ICC Announces Changes To Playing Conditions, Saliva Use Completely Banned

The International Cricket Council (ICC) announced several changes to playing conditions on Tuesday after the Chief Executives’ Committee (CEC) ratified recommendations from the Sourav Ganguly-led Men’s Cricket Committee, which adopted the updated 3rd edition of the 2017 Code of the Laws. MCC discussed. van Cricket and shared its conclusions with the Women’s Cricket Committee, which endorsed the recommendations to CEC. The most important changes to the playing conditions will take effect on October 1, 2022.

“It was an honor to chair my first meeting of the ICC Cricket Committee. I was pleased with the productive contribution of the Committee members, which resulted in making important recommendations. I thank all members for their valuable input and suggestions,” Ganguly stated in an official release.

The ICC Cricket Committee consists of: — Sourav Ganguly (Chairman); Ramiz Raja (observer); Mahela Jayawardena and Roger Harper (former players); Daniel Vettori and VVS Laxman (representatives of current players); Gary Stead (member team coach representative); Jay Shah (Full Members’ Representative); Joel Wilson (referee’s representative); Ranjan Madugalle (ICC Chief Referee); Jamie Cox (MCC representative); Kyle Coetzer (Associated Representative); Shaun Pollock (media representative); Greg Barclay and Geoff Allardice (Ex officio – ICC Chairman and Chief Executive); Clive Hitchcock (secretary to the committee); David Kendix (Statistician).

The changes that will take effect on October 1, 2022 are:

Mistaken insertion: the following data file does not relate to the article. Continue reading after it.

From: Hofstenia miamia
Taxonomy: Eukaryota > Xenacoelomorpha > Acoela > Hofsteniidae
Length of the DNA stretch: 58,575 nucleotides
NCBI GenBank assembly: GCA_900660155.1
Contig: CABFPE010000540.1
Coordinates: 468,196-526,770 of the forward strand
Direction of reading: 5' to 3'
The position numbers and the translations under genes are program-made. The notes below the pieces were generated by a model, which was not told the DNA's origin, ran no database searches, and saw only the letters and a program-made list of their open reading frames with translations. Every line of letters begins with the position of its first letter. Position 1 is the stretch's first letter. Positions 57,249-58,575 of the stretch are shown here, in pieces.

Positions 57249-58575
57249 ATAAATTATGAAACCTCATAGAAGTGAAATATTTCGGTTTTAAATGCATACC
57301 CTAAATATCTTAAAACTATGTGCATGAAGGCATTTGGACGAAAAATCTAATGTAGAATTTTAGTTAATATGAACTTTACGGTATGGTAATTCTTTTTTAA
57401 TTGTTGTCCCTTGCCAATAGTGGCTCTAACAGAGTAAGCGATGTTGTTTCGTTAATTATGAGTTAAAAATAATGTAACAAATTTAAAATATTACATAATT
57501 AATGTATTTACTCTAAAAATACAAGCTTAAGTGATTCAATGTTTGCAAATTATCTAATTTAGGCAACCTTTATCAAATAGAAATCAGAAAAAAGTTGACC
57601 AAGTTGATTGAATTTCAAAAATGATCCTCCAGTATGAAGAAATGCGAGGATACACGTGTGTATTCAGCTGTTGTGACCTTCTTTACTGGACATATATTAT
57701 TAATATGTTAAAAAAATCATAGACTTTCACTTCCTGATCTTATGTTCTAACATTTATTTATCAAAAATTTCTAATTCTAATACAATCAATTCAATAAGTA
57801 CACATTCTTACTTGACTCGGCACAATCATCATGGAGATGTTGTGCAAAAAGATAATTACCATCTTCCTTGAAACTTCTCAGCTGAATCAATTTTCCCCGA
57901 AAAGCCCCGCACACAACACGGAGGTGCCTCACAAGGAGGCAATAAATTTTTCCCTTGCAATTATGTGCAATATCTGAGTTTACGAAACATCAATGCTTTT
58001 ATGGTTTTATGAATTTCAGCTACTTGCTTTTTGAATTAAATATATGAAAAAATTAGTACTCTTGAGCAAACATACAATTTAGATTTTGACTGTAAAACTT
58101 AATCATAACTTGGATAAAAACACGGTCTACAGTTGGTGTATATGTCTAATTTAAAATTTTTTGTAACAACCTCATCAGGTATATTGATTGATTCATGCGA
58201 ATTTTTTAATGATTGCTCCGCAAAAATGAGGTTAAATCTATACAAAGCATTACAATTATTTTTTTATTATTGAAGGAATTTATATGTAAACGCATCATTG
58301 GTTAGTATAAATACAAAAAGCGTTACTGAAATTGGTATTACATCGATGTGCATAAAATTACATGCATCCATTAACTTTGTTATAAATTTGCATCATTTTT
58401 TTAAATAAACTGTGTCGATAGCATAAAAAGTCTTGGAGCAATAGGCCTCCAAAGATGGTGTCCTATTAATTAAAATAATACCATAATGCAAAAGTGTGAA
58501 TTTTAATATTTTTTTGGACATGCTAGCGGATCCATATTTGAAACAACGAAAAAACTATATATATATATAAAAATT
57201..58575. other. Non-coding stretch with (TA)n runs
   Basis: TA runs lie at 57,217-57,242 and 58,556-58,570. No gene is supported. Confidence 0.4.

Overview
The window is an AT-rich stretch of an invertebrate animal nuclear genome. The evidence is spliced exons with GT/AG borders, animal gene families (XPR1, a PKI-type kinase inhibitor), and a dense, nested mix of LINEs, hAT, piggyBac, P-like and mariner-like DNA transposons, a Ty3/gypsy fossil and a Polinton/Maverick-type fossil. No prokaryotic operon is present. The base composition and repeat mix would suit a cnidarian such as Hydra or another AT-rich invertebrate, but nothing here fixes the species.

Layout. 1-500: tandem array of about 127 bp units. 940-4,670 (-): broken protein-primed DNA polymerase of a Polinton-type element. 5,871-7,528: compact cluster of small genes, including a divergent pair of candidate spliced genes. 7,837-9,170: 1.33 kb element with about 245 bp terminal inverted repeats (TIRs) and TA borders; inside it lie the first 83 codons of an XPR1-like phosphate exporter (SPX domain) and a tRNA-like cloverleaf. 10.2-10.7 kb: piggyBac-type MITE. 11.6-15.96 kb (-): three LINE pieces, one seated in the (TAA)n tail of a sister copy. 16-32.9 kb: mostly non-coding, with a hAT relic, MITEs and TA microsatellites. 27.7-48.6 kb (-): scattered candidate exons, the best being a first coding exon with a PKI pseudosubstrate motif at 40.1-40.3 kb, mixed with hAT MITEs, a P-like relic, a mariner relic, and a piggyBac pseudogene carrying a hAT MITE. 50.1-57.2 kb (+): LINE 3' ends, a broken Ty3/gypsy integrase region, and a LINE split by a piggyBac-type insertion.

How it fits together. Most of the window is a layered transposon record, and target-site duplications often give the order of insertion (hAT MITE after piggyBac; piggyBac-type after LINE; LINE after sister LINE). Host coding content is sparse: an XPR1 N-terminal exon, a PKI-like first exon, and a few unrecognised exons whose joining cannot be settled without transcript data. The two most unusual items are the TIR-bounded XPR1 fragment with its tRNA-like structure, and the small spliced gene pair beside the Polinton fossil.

Batters return when caught: When a batter is Caught out, the new batter will come in at the end that the batter was, regardless of whether the batters crossed before the flyout was taken.

Using saliva to polish the ball: This ban has been in effect in international cricket for over two years as a temporary measure related to Covid and it is considered appropriate to make the ban permanent.

Incoming batter ready to face the ball: An incoming batter should now be ready to strike within two minutes in Tests and ODIs, while the current ninety second threshold in T20Is remains unchanged.

The striker’s right to play the ball: This is restricted so that part of their bat or person must remain within the field. Should they go beyond that, the umpire will call and signal Dead ball. Any ball that would force the batter to leave the field is also not called a ball.

Unfair move by the fielding side: Any unfair and intentional move while the bowler runs to the bowl can now result in the umpire awarding five penalty runs to the batting side in addition to a call from Dead ball.

Running out of the non-rush hour: The terms of play follow the laws in moving this method to effect a run out from the “unfair play” section to the “run out” section.

Bowler throws to end of striker for deliveryPreviously, a bowler who saw the batter advance past the wicket before going into their bowling pass could throw the ball to try and run the batter out. This exercise is now called a dead ball.


Other important decisions: The in-match penalty introduced in T20Is in January 2022 (where the failure of a field team to bowl their overs at the scheduled stop time will result in an additional fielder having to be brought inside the field circle for the remaining overs of the innings), will now also be applied in ODI matches following the completion of the ICC Men’s Cricket World Cup Super League in 2023.

It was also decided that the terms of play for all ODI and T20I men’s and women’s matches will be changed to allow for the use of hybrid pitches, if both teams agree. Currently, hybrid fields can only be used in women’s T20I competitions.

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